Like making lists? Me, too. Even though my lists may not look like lists in the traditional sense, they still serve a pretty cool purpose.
Yesterday was kind of a big deal, celebrated quietly inside my own heart. It was the 10th anniversary of the day I completed a labor of love that changed my life for so much the better.
Remember being little and curious? It’s not too late to get it back.
While the future of technology is usually exciting, it’s also important to temper so much hype with some healthy reality and practical, thoughtful and intentional consideration.
In his novel, Time Enough for Love, Robert A. Heinlein wrote the ultimate creedo for the human race.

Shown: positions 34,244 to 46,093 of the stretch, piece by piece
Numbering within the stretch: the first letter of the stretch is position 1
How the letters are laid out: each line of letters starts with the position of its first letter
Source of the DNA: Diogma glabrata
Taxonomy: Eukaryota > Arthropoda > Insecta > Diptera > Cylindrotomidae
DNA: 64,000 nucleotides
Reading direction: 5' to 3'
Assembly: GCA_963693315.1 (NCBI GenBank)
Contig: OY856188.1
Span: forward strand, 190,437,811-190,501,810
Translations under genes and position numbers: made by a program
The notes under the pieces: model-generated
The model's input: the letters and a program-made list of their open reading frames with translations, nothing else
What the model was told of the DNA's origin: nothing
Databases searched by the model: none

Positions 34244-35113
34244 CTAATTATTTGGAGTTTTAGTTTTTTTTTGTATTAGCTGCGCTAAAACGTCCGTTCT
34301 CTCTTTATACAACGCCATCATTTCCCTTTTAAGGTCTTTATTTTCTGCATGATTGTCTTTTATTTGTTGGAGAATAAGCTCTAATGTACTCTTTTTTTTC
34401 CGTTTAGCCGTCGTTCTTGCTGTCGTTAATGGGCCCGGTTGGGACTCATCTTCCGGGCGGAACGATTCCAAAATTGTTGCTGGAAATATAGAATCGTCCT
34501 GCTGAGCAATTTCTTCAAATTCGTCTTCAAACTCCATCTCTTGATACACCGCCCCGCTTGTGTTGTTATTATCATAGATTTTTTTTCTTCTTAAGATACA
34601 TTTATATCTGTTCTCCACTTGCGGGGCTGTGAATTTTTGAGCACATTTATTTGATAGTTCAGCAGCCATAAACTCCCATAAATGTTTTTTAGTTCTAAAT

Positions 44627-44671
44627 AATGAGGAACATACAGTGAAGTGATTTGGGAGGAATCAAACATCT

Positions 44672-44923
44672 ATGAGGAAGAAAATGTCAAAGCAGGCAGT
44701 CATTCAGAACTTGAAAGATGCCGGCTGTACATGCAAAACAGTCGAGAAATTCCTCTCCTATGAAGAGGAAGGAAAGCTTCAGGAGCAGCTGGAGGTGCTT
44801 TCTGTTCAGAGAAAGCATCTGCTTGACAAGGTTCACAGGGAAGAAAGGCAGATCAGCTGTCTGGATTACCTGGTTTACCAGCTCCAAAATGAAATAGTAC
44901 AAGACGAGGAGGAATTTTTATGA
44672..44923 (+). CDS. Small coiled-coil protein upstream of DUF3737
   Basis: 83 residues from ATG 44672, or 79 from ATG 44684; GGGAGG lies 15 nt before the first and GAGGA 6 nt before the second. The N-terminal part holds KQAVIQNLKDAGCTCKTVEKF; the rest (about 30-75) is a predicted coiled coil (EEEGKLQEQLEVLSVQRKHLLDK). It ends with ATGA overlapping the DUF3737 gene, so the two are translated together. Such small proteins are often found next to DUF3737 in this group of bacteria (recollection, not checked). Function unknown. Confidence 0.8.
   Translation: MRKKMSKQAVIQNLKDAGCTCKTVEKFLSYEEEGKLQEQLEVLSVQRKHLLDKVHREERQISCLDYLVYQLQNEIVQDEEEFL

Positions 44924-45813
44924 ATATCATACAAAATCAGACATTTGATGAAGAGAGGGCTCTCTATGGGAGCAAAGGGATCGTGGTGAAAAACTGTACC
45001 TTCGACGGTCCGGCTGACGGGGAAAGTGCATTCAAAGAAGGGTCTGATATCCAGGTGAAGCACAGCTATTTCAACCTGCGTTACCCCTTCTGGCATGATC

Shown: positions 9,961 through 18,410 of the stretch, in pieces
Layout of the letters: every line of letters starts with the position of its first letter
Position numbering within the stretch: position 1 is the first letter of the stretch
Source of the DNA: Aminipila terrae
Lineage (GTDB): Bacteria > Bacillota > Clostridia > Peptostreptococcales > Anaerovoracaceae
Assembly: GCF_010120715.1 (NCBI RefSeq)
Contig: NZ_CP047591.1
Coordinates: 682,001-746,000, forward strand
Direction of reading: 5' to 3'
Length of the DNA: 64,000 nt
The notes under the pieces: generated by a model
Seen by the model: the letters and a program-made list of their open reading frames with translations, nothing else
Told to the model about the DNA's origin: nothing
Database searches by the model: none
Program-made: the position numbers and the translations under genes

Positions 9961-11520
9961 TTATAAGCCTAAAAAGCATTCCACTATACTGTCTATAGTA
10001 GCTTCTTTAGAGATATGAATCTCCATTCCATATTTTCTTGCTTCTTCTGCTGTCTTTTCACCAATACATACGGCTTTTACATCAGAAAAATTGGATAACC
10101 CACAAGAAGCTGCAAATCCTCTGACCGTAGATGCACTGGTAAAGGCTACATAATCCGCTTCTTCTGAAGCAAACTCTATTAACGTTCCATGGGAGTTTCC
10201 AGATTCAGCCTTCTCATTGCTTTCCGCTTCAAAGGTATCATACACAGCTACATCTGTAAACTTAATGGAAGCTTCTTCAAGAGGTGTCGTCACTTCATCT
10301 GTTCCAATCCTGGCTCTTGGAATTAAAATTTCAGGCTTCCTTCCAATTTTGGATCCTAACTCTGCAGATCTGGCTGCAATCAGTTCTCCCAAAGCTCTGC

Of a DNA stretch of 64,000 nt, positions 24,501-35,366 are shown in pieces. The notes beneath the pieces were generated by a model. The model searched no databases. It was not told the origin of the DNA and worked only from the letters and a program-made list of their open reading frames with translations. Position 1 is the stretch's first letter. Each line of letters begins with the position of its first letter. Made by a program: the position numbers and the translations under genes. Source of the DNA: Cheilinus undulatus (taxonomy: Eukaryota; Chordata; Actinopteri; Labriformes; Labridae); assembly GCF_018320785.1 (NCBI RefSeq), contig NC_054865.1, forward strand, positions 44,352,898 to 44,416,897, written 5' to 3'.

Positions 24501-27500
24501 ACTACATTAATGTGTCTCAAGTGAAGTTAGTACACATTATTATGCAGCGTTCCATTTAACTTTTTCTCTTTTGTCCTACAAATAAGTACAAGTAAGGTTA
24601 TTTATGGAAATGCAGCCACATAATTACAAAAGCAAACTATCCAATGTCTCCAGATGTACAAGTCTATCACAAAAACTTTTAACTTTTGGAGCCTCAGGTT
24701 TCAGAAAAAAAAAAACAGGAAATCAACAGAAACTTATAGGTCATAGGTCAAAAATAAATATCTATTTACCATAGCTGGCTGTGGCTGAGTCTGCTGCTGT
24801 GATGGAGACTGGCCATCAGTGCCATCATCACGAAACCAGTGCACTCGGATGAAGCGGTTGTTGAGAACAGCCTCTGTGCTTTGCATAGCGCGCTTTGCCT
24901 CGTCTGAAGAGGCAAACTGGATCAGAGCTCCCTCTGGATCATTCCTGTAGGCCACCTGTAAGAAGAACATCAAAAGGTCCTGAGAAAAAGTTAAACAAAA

If you’re trying to teach fish how to swim, it helps if you put them in the water.
Generally speaking, don’t use jargon. Just, don’t.
Experience is the move.
Neil Postman (March 8, 1931 – October 5, 2003) was an American author, media theorist and cultural critic, who was associated with NYU for forty years. He wrote countless articles, papers and seventeen books. Though my personal favorite is Teaching as a Subversive Activity, Neil is best known for his 1985 book about television, Amusing…
The first part of this post built an analogy, that centralization is like DIY (Do-it-Yourself) and decentralization is like DIT (Do-it-Together).
If we can agree on that analogy, simply for the sake of conversation, then we can take it a step further by looking through that lens into some specific contexts where this approach can add value to our efforts by breaking down our silos.